International Law & Nineteenth-Century American Empire
Matthew Waxman reviews Deborah A. Rosen’s Border Law: The First Seminole War and American Nationhood (Harvard Univ. Press, 2015) and Benjamin Allen Coates’s Legalist Empire: International Law and American Foreign Relations in the Early Twentieth Century (Oxford Univ. Press, 2016).
Two recent histories explore the relationship between international law and American grand strategy: Deborah A. Rosen’s Border Law: The First Seminole War and American Nationhood and Benjamin Allen Coates’s Legalist Empire: International Law and American Foreign Relations in the Early Twentieth Century. Each centers on an episode often neglected in discussions of American practice of international law—U.S. expansion into Florida during the early decades of the nineteenth century and the annexation of the Philippines at the end of it—and both tell important stories (like John Fabian Witt’s Lincoln’s Code) about how international law, and wartime shifts in its interpretation, can serve strategic ends.
International Law & the First Seminole War
The First Seminole War occurred in 1816-1818, just on the heels of the American victory over the British in the War of 1812. At the war’s outset, the United States faced violent threats from “outlaws” and “banditti” across the porous boundary separating Spanish Florida from “West Florida,” which President James Madison had first annexed in 1811, claiming American possession under the Louisiana Purchase. According to the diplomatic historian Samuel Flagg Bemis, Secretary of State John Quincy Adams (one of the greatest American grand strategists) viewed the situation this way:
[A]nyone … who took the trouble to look at the map of North America … would have seen at once the vital significance of the Floridas to the security of the United States. In the hands of any foreign power they were a pistol pointed at the heart of the future Continental Republic. East Florida was the butt of the pistol, Pensacola the trigger-guard, and the “panhandle” of West Florida was the horizontal barrel with its muzzle pressed against the nation’s life-artery, the Mississippi River, just above New Orleans. Spain had been too feeble to load the pistol and pull the trigger, but not her ally England, nor her enemy Napoleon if he could lay hands on the weapon.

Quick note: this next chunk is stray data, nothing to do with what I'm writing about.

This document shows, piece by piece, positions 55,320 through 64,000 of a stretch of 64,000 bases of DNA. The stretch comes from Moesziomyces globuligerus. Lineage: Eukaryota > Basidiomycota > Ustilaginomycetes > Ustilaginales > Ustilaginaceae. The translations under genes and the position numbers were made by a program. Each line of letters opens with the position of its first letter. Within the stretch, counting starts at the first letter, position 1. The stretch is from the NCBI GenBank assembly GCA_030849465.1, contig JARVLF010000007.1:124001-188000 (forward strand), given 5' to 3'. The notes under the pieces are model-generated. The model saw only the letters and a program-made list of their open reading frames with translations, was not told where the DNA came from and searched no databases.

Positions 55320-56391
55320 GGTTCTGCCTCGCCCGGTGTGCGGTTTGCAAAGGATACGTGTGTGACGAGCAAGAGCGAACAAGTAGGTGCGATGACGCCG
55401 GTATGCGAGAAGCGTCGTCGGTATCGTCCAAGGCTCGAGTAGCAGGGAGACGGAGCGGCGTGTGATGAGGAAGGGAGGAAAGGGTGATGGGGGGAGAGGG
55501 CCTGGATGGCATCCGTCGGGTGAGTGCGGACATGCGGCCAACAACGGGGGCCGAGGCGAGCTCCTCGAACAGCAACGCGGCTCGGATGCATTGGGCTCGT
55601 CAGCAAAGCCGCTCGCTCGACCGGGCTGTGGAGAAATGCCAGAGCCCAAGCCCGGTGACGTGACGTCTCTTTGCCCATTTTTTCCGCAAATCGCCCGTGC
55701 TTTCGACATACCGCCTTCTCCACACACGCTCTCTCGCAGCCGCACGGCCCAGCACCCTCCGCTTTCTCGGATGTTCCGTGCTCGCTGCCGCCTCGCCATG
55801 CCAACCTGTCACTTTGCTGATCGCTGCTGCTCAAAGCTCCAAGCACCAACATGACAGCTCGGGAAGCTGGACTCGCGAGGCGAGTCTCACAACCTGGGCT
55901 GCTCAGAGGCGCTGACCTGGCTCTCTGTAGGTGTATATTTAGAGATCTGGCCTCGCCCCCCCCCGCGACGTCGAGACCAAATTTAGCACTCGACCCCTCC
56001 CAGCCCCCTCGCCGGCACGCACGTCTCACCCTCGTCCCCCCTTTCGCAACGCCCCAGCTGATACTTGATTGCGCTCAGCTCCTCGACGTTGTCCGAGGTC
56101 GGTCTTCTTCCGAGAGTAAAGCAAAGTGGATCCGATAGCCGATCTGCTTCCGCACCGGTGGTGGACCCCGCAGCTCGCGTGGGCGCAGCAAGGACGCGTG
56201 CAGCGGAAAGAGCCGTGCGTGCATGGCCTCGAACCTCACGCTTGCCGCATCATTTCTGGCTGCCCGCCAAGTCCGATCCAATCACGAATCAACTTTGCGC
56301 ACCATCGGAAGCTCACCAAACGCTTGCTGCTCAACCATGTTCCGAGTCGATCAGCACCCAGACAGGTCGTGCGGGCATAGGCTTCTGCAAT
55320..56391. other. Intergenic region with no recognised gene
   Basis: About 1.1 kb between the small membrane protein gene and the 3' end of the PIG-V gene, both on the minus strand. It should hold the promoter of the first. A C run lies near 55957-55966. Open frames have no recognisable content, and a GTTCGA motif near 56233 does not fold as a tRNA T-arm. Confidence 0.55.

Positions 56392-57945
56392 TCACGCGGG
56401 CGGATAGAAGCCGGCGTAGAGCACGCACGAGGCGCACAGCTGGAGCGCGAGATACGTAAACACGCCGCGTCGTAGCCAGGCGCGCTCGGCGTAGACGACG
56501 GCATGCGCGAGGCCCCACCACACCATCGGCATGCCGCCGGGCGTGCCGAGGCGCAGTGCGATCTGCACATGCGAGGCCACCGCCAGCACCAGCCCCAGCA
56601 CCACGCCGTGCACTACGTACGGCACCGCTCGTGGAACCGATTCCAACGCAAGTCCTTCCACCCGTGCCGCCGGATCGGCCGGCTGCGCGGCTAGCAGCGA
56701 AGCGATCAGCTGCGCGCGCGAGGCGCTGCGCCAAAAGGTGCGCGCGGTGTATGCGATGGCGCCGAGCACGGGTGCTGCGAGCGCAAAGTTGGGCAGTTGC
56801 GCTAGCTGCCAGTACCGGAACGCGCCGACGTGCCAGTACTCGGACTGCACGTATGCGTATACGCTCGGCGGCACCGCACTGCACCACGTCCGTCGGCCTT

(John Quincy Adams and the Foundations of American Foreign Policy, p. 302). In 1816, pursuant to a series of orders by President Monroe and Secretary of War Calhoun, General Andrew Jackson’s forces invaded Spanish Florida and killed or captured many Creek and Seminole Indians and African-descendants, as well as Spaniards and Britons. They also destroyed towns, seized forts, and even occupied the main seat of Spanish government in Florida, Pensacola.
This brutal war was a bold assertion of the new nation’s more powerful status, and it led Spain to cede the whole of Florida to the United States and to a negotiated border extending all the way to the Pacific Ocean. The United States thus secured its southeastern flank, gained access across the continent, and began dislodging a weakened Spain from other territories that it would later acquire.
General Jackson’s notorious Florida campaign sparked major debates at home and abroad about its legality under the prevailing law of nations, and Rosen’s book, Border Law, elegantly details the arguments and contextualizes their significance for American nationhood. A case study in “how law shaped military conduct and how the United States used doctrines of law to rationalize actions that the government deemed to be in the national interest,” the book focuses on describing the country’s approach to the following challenge: how “the United States established in the late 1810s that it was a member of the law-abiding community of nations while at the same time successfully contending that law did not restrain its conduct in Florida.” (p. 9). For instance, the U.S. government felt the need to justify legally its military incursion of Spanish soil at this time when European states were fiercely asserting respect for territorial sovereignty as essential to international legal order.
I won’t here lay out all of the legal arguments and counter-arguments elaborated by Rosen, but a couple stand out as especially aggressive. The first echoes loudly in modern-day justifications for American counterterrorism strikes: that this was not an attack against Spain itself, but rather, because Spain was unwilling or unable to contain threats to the United States launched from Spanish territory, the United States could take military action across the border to defend itself. Here was an increasingly bold United States using its emergent power to advance its own interpretation of international law, in pursuit of its own strategic interests.